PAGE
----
Managing stress — let alone stress at work — is a constant struggle.
There are many factors as to why American workers are stressed at work and some of the most stressed people in the world. For more than 90% of Americans, stress at work comes from unstable team dynamics. Sometimes it could be dealing with an annoying coworker or disagreements due to work management. Working with a team diminishes individual control, which creates helplessness and unhealthy stress due to a lack of control on projects and in our careers.
Jobs, especially high-stress ones, could even have an influence on your health. One Swedish study found that having a long-term stressful job tends to cause more women to gain weight than men.
Certainly, there are little hacks that can help workers handle stress better at work. But have you ever tried getting yourself a desk plant?
Researchers from Japan found that keeping a small plant on your desk and occasionally glancing at it for a few minutes can help reduce workplace stress. The study, published in the HortTechnology journal, searched to find out how indoor plants can boost mental health. They found that there were several psychological and physiological impacts induced by plants in the office.
“At present, not so many people fully understand and utilize the benefit of stress recovery brought by plants in the workplace,” said lead author Dr. Masahiro Tooda of the University of Hyogoin in a press release. To ameliorate such situations, we decided it essential to verify and provide scientific evidence for the stress restorative effect by nearby plants in a real office setting.”
The researchers measured stress levels by observing workers’ stress levels before and after a plant was placed at their work stations. In total, 63 office workers in Japan were part of the study, which included having participants take three-minute rests while sitting at their desks. Whenever the participants felt tired they were tasked with taking care of their desk plant.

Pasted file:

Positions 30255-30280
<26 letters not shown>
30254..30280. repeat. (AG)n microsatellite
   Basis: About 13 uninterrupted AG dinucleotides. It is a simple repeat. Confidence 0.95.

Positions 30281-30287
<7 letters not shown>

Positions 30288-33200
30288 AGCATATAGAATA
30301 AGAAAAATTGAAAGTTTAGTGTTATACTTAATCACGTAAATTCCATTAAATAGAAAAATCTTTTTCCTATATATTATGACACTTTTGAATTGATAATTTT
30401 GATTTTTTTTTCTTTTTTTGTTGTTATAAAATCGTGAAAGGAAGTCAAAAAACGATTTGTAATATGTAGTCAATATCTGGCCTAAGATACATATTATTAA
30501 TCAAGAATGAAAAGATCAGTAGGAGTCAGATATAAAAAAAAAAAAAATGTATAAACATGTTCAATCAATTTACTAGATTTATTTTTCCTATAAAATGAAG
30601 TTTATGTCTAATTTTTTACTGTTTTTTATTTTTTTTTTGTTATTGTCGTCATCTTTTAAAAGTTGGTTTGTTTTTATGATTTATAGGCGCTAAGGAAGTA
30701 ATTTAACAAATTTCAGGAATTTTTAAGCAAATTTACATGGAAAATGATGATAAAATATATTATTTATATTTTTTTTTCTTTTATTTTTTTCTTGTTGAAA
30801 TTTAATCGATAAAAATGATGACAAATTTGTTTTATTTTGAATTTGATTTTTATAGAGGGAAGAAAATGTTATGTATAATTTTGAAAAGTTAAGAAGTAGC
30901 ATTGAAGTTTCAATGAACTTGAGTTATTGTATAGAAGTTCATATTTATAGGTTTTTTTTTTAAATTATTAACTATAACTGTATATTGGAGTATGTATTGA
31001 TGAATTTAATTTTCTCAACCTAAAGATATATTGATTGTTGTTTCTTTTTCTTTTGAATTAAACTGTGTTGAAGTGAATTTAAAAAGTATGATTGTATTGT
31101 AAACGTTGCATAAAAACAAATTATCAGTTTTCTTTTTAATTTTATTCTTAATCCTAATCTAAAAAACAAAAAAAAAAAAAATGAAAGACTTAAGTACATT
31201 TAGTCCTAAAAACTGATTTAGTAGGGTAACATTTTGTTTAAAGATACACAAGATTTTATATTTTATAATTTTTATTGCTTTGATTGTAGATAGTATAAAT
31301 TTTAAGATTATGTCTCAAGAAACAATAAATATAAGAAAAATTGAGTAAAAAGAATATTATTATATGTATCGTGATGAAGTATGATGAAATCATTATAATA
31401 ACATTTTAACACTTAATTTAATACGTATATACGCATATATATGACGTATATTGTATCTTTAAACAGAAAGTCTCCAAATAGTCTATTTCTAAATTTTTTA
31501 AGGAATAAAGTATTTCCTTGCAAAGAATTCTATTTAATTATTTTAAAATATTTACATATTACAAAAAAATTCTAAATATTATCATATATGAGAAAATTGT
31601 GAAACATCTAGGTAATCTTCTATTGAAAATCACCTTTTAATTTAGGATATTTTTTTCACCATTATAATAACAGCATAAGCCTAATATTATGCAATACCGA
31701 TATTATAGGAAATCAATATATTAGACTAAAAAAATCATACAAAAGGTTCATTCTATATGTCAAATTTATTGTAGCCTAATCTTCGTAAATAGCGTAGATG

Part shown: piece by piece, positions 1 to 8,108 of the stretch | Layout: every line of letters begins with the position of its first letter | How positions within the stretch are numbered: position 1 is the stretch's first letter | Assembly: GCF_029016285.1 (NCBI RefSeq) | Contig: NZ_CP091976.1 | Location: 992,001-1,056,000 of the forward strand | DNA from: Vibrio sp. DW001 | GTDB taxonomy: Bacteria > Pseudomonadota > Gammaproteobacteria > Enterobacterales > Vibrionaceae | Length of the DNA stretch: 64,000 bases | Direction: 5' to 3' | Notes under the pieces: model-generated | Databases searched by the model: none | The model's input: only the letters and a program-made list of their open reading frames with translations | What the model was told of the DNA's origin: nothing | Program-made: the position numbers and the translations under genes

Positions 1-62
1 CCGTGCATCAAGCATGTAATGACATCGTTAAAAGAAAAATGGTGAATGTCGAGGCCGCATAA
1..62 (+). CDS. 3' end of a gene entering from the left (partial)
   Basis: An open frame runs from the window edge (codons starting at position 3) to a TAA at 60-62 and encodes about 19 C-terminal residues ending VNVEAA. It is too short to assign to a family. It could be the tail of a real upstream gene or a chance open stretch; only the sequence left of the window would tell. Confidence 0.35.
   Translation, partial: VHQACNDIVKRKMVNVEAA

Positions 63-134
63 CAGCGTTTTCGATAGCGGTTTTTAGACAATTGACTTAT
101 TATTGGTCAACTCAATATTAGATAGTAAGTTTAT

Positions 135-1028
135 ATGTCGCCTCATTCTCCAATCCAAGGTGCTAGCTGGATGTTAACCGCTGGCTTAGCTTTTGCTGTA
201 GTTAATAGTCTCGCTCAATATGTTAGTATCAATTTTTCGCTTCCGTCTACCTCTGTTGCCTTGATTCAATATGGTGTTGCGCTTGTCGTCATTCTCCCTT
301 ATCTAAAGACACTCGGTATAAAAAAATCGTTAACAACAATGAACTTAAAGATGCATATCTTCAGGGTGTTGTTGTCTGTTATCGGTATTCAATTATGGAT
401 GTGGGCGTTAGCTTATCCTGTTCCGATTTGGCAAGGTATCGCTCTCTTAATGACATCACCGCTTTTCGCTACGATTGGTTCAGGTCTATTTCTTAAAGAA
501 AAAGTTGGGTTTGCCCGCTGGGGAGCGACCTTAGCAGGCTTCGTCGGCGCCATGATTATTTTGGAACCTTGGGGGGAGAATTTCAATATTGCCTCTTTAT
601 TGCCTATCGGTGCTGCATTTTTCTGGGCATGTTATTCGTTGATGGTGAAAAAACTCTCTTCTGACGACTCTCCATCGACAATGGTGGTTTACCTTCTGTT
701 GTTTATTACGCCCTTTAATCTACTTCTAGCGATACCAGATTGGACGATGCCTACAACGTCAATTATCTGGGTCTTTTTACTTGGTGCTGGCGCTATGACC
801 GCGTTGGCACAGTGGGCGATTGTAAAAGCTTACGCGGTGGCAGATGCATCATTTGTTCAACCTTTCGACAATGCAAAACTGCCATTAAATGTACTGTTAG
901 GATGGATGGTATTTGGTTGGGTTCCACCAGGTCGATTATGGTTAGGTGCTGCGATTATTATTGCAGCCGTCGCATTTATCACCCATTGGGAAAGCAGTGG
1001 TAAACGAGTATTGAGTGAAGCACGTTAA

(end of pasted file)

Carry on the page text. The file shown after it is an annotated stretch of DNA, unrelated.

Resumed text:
The study was conducted in two phases. The first was a control period without plants and the second phase allowed participants to view and care for a small plant. Researchers measured the participants’ stress through the State-Trait Anxiety Inventory, which is a method used to measure anxiety in adults. The types of plants that participants were offered to keep at their desks were air plants, bonsai plants, san pedro cactus, foliage plants, kokedama, or echeveria, according to researchers. Each participant was able to choose one before placing it near their computers on their desk.
The results found that about 27% of participants had decreased pulse rates at the end of the plant interaction and their anxiety scores decreased as well.
Why did stress-levels drop? Researchers said a desk plant “provided the opportunity for soft fascination in the office environment,” which means it helped participants find a healthy and restorative distraction while at work. It’s essentially the same sensation we experience when in nature.
While desk plants can relieve some stress, past research found that desk plants can also increase productivity by as much as 15%.
Ladders spoke to plant experts to layout a helpful guide on which plant is right for your office space.